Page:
Dir: Alister Grierson. US-Australia. 2011.109mins
The 3D cinematography is occasionally impressive, but in most other respects Australian made cave-diving adventure Sanctum is a disappointingly hackneyed genre outing. Even with executive producer James Cameron’s name prominently attached this modestly budgeted ($30m) effort will be a real test of the global audience’s appetite for 3D fare.
The 3D imagery – created with the same camera system Cameron used on Avatar – is often on a par with the look of much pricier productions.
Universal opens the Relativity Media pick-up this weekend in the UK, North America and Australia/New Zealand, with independents releasing in other markets through the spring. The studio’s marketing muscle should boost the international take considerably, though it’s doubtful that Sanctum will perform as well internationally as a number of other – usually more expensive but sometimes retro-fitted – 3D offerings have recently.
Based on a real-life experience of producer/co-writer and frequent Cameron collaborator Andrew Wight, the film brings its characters together in a vast South Pacific cave system. Aussie hard man Frank McGuire (Richard Roxburgh of Mission: Impossible II) leads a team including brash American financier Carl Hurley (FantasticFour’s Ioan Gruffudd) and Frank’s estranged son Josh (Australian Rhys Wakefield, from The Black Balloon). When a storm cuts off their path back to the surface, the cavers start a desperate search for another exit.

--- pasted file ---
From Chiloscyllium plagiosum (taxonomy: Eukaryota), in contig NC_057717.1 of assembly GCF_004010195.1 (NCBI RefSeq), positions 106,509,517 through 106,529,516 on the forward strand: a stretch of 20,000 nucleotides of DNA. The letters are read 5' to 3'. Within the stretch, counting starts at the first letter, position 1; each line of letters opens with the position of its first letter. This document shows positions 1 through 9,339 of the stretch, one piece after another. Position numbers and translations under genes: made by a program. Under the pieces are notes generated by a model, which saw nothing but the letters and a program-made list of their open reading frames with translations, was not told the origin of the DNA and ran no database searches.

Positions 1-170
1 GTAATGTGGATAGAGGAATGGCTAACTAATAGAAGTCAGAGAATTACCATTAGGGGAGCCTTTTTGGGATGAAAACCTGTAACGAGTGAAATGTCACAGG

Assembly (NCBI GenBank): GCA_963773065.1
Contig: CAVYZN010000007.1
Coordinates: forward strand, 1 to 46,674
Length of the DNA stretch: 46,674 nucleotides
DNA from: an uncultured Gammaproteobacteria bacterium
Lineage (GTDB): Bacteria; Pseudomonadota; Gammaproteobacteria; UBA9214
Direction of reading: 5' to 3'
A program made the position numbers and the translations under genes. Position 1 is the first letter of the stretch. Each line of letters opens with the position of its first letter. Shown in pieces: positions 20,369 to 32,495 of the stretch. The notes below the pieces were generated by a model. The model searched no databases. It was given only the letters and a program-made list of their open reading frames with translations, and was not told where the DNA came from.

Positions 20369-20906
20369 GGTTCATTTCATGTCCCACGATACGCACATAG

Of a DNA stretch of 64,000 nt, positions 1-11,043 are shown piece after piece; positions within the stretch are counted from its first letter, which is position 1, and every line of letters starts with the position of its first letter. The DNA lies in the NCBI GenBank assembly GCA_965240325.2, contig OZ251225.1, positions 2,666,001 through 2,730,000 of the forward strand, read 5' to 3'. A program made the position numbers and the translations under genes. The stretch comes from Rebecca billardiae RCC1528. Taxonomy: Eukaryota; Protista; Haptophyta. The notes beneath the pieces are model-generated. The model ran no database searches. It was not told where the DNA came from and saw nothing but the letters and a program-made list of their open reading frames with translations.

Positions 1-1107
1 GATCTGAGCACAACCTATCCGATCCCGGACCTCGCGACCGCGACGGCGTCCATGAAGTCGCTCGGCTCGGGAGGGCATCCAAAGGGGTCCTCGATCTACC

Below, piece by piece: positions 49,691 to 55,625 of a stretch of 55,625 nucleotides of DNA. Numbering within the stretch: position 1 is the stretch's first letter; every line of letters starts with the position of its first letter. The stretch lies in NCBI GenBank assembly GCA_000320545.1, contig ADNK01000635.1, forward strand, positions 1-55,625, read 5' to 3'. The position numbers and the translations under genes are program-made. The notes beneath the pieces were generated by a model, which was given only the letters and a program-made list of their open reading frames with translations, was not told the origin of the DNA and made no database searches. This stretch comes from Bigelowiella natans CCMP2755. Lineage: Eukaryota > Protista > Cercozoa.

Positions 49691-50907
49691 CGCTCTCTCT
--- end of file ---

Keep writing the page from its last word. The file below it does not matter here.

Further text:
The conventional plot offers few surprises and aside from a few affecting moments between Frank and his son there’s little significant character interaction. The dialogue is frequently cliched and the acting melodramatic, with Gruffudd a particular offender.
Australian director Alister Grierson (whose first feature was 2006 Aussie war film Kokoda) creates some tense moments as the fast-dwindling group races to escape the flood, but he doesn’t build up much long-term tension.
The 3D imagery – created with the same camera system Cameron used on Avatar – is often on a par with the look of much pricier productions. Somewhat surprisingly, though, it’s used most effectively in sequences showing the cavers squeezing through underwater tunnels and canyons. Shots of cathedral-like caverns that some viewers might have been expecting are few and far between.
Production companies: Universal Pictures, Relativity Media, Wayfare Entertainment
International sales: FilmNation Entertainment, www.wearefilmnation.com
Producer: Andrew Wight
Executive producers: James Cameron, Ben Browning, Michael Maher, Peter Rawlinson, Ryan Kavanaugh
Screenplay: John Garvin, Andrew Wight
Cinematography: Jules O’Loughlin
Production designer: Nicholas McCallum
Editor: Mark Warner
Music: David Hirschfelder
Main cast: Richard Roxburgh, Rhys Wakefield, Alice Parkinson, Dan Wyllie, Ioan Gruffudd